07/01/10
Insects and other foods the trout may be eating:
1.    Blue-winged Olives
2.    Cinnamon Sedges (Caddisflies) (Abrams Creek)
3.    Green Sedges (Caddisflies)
4.    Little Sister Caddisflies (Abrams Creek)
5.    Little Yellow Stoneflies -Yellow Sallies
6.    Slate Drakes
7.    Little Green Stoneflies
8.    Golden Stoneflies
9.    Ants
10.  Inchworms
11.  Beetles
12.  Grasshoppers
13.  Hellgrammite
14.  Cranefly
15.  Sculpin, baitfish and small crayfish (Imitate with streamers)


New Series on Fly Selection and Presentation - Part 3
Note: If you missed parts one and two, please read them.

There are four basic types of mayfly nymphs - clingers, swimmers, crawlers and
burrowers. Most stonefly nymphs are clingers. Caddisfly larvae come in three basic
types - cased, net-spinning and free living. Most midge larvae are burrowers.

As mentioned before, all of the above are sometimes classified as "nymphs" by
some fly shops and anglers. Most of the better shops are now breaking them down
into the proper classifications.

These four types of mayfly nymphs are more to do with the behavior of the nymph
than the appearance. For example, both the Slate Drake nymphs and Blue-winged
Olive nymphs are swimmers. They both swim but they don't resemble each other at
all.
On your left is a Blue-winged Olive nymph, a baetis species, and on your right a
Slate Drake nymph. As you can see, the two don't resemble each other very much
at all. The
baetis has a much larger wing pad area, shorter abdomen with gills so
tiny you can barely see them in the low quality image. The Slate Drake has large
gills and a long abdomen.
The big difference is shown above. This is a side view of the Slate Drake nymph
which easily lays down on its side. You cannot lay the BWO nymph on its side at all.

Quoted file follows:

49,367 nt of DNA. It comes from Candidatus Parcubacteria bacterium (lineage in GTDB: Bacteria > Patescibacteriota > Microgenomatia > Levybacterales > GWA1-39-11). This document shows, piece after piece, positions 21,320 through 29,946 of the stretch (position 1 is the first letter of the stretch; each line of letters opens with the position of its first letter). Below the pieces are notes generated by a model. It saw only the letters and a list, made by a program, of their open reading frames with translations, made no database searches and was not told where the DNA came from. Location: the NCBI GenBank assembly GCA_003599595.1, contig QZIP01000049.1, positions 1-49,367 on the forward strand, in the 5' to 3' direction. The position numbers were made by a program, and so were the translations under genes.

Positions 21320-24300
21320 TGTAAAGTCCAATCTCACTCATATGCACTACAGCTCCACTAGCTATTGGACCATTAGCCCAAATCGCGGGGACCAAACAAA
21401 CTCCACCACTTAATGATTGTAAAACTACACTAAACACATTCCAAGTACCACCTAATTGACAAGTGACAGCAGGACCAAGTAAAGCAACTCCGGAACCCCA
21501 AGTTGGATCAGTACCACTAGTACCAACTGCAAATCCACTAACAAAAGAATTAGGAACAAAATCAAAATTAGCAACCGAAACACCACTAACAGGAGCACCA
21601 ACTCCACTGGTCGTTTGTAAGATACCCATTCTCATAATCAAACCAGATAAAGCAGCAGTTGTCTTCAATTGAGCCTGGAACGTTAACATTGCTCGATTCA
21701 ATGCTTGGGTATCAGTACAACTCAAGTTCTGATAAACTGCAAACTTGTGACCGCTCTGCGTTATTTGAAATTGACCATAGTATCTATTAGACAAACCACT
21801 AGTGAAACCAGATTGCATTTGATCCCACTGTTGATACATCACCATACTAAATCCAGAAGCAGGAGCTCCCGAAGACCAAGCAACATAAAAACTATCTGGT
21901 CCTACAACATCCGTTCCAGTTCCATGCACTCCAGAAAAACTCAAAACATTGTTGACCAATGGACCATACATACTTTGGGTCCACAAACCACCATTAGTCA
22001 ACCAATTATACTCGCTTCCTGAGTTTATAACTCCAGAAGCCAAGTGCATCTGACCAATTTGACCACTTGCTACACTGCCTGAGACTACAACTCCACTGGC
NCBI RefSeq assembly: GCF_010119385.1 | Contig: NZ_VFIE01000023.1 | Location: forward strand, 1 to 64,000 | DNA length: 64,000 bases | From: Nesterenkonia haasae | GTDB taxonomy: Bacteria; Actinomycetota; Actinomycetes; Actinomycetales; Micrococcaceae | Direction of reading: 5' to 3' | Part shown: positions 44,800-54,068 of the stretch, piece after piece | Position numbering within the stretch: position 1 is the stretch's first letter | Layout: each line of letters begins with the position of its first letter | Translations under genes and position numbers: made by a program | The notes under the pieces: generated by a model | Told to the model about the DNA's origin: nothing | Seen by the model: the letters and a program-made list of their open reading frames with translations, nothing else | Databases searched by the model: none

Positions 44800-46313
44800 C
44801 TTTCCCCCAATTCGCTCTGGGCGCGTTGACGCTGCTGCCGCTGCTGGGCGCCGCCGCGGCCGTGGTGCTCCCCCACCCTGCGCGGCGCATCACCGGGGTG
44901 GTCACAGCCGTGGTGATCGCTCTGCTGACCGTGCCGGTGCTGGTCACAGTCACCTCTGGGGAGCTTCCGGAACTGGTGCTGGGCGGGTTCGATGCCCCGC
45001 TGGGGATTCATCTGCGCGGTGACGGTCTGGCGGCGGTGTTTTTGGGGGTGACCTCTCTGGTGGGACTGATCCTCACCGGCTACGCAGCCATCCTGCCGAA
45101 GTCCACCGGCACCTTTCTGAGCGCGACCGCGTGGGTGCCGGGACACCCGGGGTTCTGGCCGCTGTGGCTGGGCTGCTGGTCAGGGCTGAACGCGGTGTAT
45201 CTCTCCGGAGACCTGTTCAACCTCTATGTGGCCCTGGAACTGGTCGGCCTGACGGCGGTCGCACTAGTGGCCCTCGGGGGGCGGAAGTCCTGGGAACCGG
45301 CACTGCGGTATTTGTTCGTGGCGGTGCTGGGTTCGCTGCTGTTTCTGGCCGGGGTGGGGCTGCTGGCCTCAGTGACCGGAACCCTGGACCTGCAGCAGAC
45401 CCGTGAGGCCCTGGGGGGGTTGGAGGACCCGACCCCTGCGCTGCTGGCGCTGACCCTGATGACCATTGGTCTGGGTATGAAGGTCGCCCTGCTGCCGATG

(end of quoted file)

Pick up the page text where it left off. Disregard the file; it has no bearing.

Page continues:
The point I am making is the two nymphs are shaped completely different. The Slate
Drake is round and the BWO nymph more flat that round.

Now keep in mind, both of the above nymphs are swimmers.
Above is an American March Brown nymph. Compare it to the BWO and Slate
Drake nymphs above. There isn't any resemblance. What you can't see in this
image is the difference in the depth or shape of the nymphs. The BWO is flat
compared to the Slate Drake which is round, but nothing like as flat as the March
Brown clinger. It's head is even flat and in fact some scientist call them flat heads.
The are flat enough to always be found under rocks on the streambed. The BWO
can get down between rocks but not really under them in tight spaces. They hide in
crevices and so do the Slate Drake nymphs.


These (3) three mayfly nymphs are very common in Great Smoky Mountains
National Park. Not only do they not look anything alike, they don't live in the same
areas. The BWO and Slate Drake swimmers live in the slow to moderate water in
the fringes of the streams, not in the fast water of riffles and runs. The March
Brown nymphs live on the bottom under rocks in the fast water riffles and runs.
Not
only do you need different flies to imitate them, you need to fish them in
completely different areas of the streams.
The top two images are of the Hares Ear Nymph on top, and the Bead Head Hares
Ear Nymph on the bottom that we sell at Perfect Fly for $.79 each delivered. Aren't
they pretty? Don't they look like the three nymphs shown above, or the BWO,
March Brown and Slate Drake nymphs?

No they sure don't

Lets look at two of the three basics, size (we can control this), shape and color.
The shape of the Hares Ear is more like the Slate Drake than the other two but it is
still far off because it's two short and stubby. The color isn't close at all.
It's far to thick and bulky in the abdomen for a BWO nymph. It doesn't resemble a
March Brown nymph at all. It isn't flat, it's color is completely different and where
are the big legs on the fly that matches the real March Brown nymph?

Will they catch trout? Yes, of course but keep in mind you probably couldn't tie a
fly made out of normal fly tying material that wouldn't catch a trout. The question
becomes, when they are used at the right time and place where there's a
concentration of either of the above nymphs, will the Hare's Ear catch more trout
than a fly that closely imitates the looks and behavior of the real nymph.
The
answer is , "No they won't".

Some will respond with "the Hare's Ear is a good searching fly". I respond to that
with, "If you know what you are doing you don't need to search". There will be
much more on this coming in future articles in this series.